Tuesday, March 7, 2017

Gendered Language

I enjoyed Mr. Robertson’s presentation on the use of gendered language in society. He was able to interestingly demonstrate how men and women use language that perpetuate gender differences and stereotypical gender roles from the second grade all the way to the workforce and in politics. I really liked when he said that people who use gendered language shouldn’t be referred to as sexist in this conversation, because we all unconsciously use gendered language. Women have been brought up in society to act “like a lady”, play with barbies, and wear pink. Men are conditioned to be tough, violent, and confident. This is so conditioned into people in society that men and women bring this into how they communicate and treat others without even thinking about it. Women are unequally affected by the use of this gendered language. This presentation was based off the thesis by Robin Lakoff that said “females are taught at a young age that they cannot speak strongly and that they are not allowed to assert their will as much as a males”. It was evident in examples Mr. Robertson gave us and the article about the study done in the second grade classroom, that women are much more hesitant and less confident than men. At first, I did not believe that the reason women were this way can be traced back all the way to their childhood. I thought that it stemmed from the insults and unfair treatment that came much more into adulthood. But after evaluating exact examples and thinking back to my own childhood I can see where this comes from.
Mr. Robertson started by giving examples of young students who wrote stories about their weekend and we had to guess what gender they were. It was actually pretty simple to get this correct based on how the kids wrote their story. Girls, focus more on their relationship with others, are generally more hesitant, and are more descriptive, while boys focus more on conflict, individuality, and power. Boys told stories of sports games and winning. While girls talked about spending time with family and getting along with friends. This connected to the articles he gave to us to read which really highlighted the differences in style between boys and girls in the second grade. The article stated, “second grade girls sit quietly and talk; boys fidget, tease one another, and playfully flout adult authority”. This reminded me so much of recess in elementary school. Girls would play off to the side with their friends while most boys would play football and come back into the classroom sweating. A lot of girls in my class played sports but we never wanted to deal with the boys who would make a big deal if we tried to play with them. No adults advertised including girls and boys into the same activity, and no one would say anything when boys would not pass to us, pick us last to be on their team, or even kick us off the field. Adults around us cultured us to believe this was appropriate behavior. Overall, allowing this behavior creates an environment where girls feel inferior, and some boys feel they have to be someone they are not. Young boys feel they have to be strong and not show their emotions which can be very taxing on their wellbeing and girls feel like they can’t express themselves and have to settle to please others. It was interesting how Mr. Robertson connected this to the election and careers.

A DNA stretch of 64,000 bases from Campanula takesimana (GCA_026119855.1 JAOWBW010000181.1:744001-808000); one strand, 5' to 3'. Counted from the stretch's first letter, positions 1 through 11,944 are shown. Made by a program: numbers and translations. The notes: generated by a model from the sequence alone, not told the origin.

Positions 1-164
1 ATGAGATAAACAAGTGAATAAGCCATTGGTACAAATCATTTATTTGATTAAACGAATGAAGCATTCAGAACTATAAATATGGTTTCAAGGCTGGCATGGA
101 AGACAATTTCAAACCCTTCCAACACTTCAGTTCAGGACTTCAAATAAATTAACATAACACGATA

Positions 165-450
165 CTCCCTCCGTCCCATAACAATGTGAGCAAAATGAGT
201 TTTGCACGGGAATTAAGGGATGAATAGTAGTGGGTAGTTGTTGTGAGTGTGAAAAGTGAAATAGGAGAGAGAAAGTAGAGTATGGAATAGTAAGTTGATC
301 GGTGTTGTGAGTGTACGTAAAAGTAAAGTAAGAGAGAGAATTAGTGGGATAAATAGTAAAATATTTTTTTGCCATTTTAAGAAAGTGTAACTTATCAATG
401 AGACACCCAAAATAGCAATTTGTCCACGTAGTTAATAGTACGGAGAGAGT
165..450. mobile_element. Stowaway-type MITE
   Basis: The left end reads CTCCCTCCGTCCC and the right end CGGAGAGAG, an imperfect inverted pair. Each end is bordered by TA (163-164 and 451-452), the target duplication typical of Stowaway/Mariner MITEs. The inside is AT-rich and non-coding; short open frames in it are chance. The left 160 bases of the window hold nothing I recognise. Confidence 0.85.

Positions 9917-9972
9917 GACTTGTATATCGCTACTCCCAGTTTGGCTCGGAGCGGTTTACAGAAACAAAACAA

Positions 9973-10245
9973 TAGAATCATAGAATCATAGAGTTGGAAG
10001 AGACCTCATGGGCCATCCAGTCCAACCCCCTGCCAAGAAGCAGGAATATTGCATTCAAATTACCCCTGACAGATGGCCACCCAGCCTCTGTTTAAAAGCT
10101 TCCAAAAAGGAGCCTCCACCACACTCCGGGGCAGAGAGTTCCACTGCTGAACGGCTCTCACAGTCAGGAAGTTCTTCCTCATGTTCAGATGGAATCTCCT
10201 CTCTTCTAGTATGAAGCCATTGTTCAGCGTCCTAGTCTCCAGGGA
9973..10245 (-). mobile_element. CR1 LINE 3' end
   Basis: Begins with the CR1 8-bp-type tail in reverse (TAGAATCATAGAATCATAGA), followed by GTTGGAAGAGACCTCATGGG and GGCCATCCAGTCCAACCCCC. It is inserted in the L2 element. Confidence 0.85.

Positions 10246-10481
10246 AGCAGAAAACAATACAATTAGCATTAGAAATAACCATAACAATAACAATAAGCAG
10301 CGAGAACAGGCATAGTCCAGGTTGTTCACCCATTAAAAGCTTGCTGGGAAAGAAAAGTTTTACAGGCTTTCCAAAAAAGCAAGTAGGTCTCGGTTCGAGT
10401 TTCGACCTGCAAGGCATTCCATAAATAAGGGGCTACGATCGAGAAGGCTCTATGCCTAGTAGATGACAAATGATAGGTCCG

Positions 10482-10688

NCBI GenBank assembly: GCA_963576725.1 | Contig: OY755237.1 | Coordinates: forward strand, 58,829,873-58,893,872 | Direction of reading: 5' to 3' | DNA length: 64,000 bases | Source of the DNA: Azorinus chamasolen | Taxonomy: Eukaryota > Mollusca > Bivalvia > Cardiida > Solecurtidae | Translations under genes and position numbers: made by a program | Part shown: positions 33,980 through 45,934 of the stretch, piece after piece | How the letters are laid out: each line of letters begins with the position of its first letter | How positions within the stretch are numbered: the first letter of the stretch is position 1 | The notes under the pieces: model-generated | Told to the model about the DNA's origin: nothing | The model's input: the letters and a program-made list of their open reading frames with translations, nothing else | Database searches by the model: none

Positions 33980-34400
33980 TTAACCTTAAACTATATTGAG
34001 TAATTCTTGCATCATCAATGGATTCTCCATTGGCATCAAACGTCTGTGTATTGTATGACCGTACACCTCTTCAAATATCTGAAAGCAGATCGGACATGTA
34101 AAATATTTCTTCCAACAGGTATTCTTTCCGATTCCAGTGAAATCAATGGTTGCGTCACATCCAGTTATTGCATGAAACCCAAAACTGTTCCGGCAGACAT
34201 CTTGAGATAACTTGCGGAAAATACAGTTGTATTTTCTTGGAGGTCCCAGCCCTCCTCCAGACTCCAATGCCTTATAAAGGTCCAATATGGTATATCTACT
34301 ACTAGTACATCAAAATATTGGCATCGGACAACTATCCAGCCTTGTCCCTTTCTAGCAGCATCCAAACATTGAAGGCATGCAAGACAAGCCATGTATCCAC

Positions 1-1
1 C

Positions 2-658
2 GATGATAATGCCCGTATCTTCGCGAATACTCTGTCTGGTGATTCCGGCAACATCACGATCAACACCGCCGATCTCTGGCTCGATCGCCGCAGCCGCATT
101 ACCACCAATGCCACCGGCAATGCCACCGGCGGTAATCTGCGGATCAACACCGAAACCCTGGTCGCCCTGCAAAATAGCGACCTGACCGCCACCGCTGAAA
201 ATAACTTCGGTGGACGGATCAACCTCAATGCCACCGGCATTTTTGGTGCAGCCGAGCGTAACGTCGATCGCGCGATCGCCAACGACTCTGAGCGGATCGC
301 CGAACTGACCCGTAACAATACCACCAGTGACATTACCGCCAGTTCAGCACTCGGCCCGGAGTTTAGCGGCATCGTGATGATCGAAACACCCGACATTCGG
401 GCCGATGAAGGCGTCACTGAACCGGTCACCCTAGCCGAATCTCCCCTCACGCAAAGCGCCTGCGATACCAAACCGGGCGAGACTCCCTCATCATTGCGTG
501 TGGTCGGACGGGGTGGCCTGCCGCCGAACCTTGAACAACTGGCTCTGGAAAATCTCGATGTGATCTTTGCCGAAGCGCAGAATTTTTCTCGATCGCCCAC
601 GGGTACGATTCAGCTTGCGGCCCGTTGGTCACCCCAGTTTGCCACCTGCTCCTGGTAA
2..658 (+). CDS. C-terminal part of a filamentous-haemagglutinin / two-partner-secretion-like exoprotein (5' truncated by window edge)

In the election, Hillary Clinton was overshadowed by Donald Trump’s dominant personality. Trump made sure he maintained the power to his audience, and when he said things that were offensive they were quickly erased by him saying that is not what he meant. People did not respect Clinton as much, and put words into her mouth painting her as someone she was not. The US viewed these political figures by taking into account the gendered views they have, and assumed how they acted, which is very unfair and influenced the outcome of the election. This is the same in the work force. It is interesting how the reviews of men and women are so unequal. This is not an conscious effort made by people writing reviews, it is made by the gendered culture people are conditioned to. The gendered language has the ability to lead to consequences and it is important to be aware of its use. It is impossible to erase gendered language. However, from the second grade to tenth grade the amount of gendered language in students writing was softened so it is possible to make a more conscious effort to avoid playing into stereotypical gender roles and being more aware of other people using them. It is important that boys and girls are taught from a young age to be more inclusive of each other and confident in their abilities to reverse the conditioned language and I really hope that this is something that is encouraged in future generations, and that I will definitely look for in my own language.

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